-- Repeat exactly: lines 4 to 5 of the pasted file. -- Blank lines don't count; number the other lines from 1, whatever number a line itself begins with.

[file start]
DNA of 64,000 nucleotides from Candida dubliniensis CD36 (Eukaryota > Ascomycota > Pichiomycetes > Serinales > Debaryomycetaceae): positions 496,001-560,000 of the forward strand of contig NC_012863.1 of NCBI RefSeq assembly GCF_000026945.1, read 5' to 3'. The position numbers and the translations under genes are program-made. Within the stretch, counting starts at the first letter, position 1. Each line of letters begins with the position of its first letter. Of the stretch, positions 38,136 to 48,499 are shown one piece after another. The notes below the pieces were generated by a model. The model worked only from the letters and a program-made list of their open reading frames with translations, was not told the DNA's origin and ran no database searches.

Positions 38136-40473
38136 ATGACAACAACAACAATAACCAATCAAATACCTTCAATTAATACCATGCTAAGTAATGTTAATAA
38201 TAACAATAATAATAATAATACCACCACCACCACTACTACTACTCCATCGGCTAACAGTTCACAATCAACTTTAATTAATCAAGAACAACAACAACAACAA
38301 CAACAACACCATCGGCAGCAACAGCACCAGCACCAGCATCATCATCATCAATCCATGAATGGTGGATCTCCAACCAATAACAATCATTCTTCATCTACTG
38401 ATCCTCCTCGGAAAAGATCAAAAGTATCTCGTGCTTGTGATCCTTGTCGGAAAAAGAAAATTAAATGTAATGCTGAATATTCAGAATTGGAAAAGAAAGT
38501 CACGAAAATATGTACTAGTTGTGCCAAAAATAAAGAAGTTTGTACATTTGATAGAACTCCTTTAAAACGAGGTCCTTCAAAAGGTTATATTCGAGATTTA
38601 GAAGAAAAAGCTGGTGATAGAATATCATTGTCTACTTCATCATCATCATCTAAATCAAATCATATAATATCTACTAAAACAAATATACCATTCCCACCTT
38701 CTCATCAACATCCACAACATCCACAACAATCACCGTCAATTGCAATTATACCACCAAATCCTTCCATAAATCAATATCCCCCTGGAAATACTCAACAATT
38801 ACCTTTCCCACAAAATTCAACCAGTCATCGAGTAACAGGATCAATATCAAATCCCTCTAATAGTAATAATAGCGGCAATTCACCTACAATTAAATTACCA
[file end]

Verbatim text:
38201 TAACAATAATAATAATAATACCACCACCACCACTACTACTACTCCATCGGCTAACAGTTCACAATCAACTTTAATTAATCAAGAACAACAACAACAACAA
38301 CAACAACACCATCGGCAGCAACAGCACCAGCACCAGCATCATCATCATCAATCCATGAATGGTGGATCTCCAACCAATAACAATCATTCTTCATCTACTG